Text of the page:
PROS / Plenty of USB 3.0 ports and HDMI output and input make the Inspiron a solid multimedia hub.
CONS / Without a dedicated graphics card, you can’t expect to do serious image editing or play decent games.
VERDICT / The Dell Inspiron 24 is a generic all-in-one computer. It isn’t terrible by any means, but it doesn’t stand out from the crowd.
There’s nothing wrong with a PC that does what it sets out to do. Dell’s Inspiron 24 (7000 series) sets out to be a straightforward all-in-one computer that serves most of your family members’ needs, and it does that. But it doesn’t stand out in any way, lacking the selling points that might drive someone to pick the Inspiron over one of its competitors.
Nothing is more important to how an all-in-one feels than its monitor. The Inspiron’s 24-inch display is merely average, offering the same 1080p resolution that most of the competition puts forward. It has a generic pair of stereo speakers built in to the frame and lacks an optical drive of any sort, yet it is chunkier and heavier than any of its closest competitors, weighing in at over 20 pounds.
Inside the chassis rests an Intel i5-6300HQ processor. This chip is the Inspiron’s sole bright point, as it’s relatively fast, having earned a PassMark score of 5,757 – well above the 5,000-point baseline we expect from modern computers and higher than any of the other all-in-one desktops we reviewed in its price range.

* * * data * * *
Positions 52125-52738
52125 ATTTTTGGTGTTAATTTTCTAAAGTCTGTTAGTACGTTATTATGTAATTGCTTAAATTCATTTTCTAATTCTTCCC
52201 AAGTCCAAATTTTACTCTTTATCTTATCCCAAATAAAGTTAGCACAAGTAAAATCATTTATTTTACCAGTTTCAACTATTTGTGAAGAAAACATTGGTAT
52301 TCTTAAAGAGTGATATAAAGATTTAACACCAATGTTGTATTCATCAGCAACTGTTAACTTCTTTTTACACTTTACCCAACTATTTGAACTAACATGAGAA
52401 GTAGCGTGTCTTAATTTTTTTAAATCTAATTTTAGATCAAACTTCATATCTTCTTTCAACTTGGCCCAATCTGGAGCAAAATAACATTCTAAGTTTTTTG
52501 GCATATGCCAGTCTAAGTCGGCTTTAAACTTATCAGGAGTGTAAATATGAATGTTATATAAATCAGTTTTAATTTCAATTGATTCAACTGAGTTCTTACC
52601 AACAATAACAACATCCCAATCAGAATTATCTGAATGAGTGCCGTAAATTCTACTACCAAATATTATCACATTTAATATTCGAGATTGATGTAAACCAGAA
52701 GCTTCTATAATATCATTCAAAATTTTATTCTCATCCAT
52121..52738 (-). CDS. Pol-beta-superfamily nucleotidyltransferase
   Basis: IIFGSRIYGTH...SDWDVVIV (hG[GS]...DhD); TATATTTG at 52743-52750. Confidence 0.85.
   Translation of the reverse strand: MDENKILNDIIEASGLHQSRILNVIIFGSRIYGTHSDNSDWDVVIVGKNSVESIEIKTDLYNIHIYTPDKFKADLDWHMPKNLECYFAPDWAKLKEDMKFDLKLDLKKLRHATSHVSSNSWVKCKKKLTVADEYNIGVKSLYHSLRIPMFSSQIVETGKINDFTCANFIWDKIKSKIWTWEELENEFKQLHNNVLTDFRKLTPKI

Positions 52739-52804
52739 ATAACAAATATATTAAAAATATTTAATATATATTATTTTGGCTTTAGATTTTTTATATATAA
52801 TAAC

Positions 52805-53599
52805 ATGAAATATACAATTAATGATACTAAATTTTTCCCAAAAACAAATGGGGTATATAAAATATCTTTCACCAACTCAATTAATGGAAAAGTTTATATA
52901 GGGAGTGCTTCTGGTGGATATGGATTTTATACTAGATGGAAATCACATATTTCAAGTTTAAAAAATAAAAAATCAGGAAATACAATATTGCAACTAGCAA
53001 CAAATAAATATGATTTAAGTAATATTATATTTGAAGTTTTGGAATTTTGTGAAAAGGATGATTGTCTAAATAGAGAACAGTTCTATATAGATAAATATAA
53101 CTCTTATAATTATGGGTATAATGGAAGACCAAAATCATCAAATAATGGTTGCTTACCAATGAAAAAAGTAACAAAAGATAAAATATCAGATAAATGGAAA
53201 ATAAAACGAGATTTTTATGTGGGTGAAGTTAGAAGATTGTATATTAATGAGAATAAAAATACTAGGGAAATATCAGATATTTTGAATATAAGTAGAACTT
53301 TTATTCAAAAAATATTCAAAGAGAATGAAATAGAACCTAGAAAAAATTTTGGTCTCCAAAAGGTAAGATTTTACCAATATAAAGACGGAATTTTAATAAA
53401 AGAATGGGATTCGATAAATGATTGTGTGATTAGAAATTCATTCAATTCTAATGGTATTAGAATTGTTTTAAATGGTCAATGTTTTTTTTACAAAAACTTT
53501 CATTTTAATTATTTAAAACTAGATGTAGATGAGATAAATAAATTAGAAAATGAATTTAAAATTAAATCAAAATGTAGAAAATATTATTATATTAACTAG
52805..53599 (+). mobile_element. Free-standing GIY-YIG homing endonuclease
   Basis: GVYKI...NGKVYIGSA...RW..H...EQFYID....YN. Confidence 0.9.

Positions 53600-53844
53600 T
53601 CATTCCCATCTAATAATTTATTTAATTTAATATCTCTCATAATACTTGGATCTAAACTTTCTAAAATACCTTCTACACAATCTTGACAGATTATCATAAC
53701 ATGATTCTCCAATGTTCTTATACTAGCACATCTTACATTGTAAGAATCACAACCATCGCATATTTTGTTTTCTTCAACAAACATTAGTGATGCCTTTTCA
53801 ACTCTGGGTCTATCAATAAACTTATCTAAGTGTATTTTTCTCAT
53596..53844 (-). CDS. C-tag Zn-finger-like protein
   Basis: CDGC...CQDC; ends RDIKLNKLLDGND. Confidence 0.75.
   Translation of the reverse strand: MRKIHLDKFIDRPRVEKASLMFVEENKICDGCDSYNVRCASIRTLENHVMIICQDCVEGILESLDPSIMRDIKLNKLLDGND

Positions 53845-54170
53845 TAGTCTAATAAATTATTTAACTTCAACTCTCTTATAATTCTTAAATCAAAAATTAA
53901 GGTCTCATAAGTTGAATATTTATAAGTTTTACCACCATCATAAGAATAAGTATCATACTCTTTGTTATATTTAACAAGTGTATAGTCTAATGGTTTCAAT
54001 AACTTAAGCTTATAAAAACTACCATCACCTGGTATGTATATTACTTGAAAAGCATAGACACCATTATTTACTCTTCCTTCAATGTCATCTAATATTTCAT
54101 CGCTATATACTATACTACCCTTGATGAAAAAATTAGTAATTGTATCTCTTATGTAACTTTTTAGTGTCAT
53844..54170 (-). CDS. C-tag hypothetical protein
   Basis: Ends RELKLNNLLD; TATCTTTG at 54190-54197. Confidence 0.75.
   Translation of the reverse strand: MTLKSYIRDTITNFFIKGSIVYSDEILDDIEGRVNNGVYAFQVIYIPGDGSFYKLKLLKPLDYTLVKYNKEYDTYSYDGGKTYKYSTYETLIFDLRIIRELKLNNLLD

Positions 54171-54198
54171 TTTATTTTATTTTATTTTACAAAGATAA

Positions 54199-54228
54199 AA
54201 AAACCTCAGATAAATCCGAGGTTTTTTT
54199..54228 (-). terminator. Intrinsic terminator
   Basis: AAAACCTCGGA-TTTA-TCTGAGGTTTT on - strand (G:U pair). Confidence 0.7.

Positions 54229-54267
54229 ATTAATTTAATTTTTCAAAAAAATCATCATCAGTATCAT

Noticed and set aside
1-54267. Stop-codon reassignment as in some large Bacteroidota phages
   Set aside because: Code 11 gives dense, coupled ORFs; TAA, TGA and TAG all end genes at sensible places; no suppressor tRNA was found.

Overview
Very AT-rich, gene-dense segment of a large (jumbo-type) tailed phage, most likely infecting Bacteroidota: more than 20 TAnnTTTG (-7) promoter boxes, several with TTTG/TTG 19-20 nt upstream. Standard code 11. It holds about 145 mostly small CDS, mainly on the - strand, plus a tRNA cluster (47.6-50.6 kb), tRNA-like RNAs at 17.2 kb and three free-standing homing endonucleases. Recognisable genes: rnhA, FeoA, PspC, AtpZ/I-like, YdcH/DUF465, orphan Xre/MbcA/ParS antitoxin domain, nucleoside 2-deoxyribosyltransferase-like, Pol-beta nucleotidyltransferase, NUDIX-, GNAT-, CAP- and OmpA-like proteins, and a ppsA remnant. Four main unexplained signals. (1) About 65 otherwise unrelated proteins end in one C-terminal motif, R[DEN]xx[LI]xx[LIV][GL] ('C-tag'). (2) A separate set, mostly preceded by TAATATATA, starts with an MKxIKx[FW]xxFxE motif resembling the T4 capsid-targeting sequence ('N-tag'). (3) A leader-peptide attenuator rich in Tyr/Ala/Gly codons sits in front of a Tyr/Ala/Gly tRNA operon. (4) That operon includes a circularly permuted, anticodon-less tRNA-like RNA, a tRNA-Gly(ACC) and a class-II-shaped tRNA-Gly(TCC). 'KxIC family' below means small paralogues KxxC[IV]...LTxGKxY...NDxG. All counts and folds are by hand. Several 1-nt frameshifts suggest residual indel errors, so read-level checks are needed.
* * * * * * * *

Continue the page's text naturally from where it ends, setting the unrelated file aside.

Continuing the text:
As nice as the CPU is, Dell didn’t pair it with a discrete graphics card, relying instead on Intel’s integrated graphics capabilities to power the 1080p monitor. Integrated graphics are common in laptops and even some all-in-ones, but the best computers always install dedicated graphics cards from NVIDIA or AMD. Without one, the Inspiron 24 can’t handle even basic gaming, much less image editing or high-quality streaming. It’s not a deal breaker for many families, but it’s a disappointment.
On the connectivity front, the Inspiron holds its own. Four USB 3.0 ports let you connect any modern peripheral to the computer, and another two USB 2.0 ports are available for devices that use the older standard. Most USB 2.0 devices work in USB 3.0 ports but a handful don’t, so their inclusion can come in handy. There are also two HDMI ports on the system, one input and one output. HDMI inputs are useful if you want to plug in an external device like a PlayStation or Blu-ray player and use the Inspiron as a TV, while outputs are great for connecting an extra monitor and using multiple screens at once.
Here at Top Ten Reviews, we’re all about comparisons, and when you compare the Dell Inspiron 24 against its competition, it’s easy to see why it lags behind. For the same price higher on our lineup, there are computers with dedicated graphics cards, better speaker setups and more USB ports. They’re also lighter and more beautiful to look at. If you’re a longtime fan of Dell or you can get the Inspiron at a discount, it could well be worth it, but at full price there’s simply not enough here to draw us in.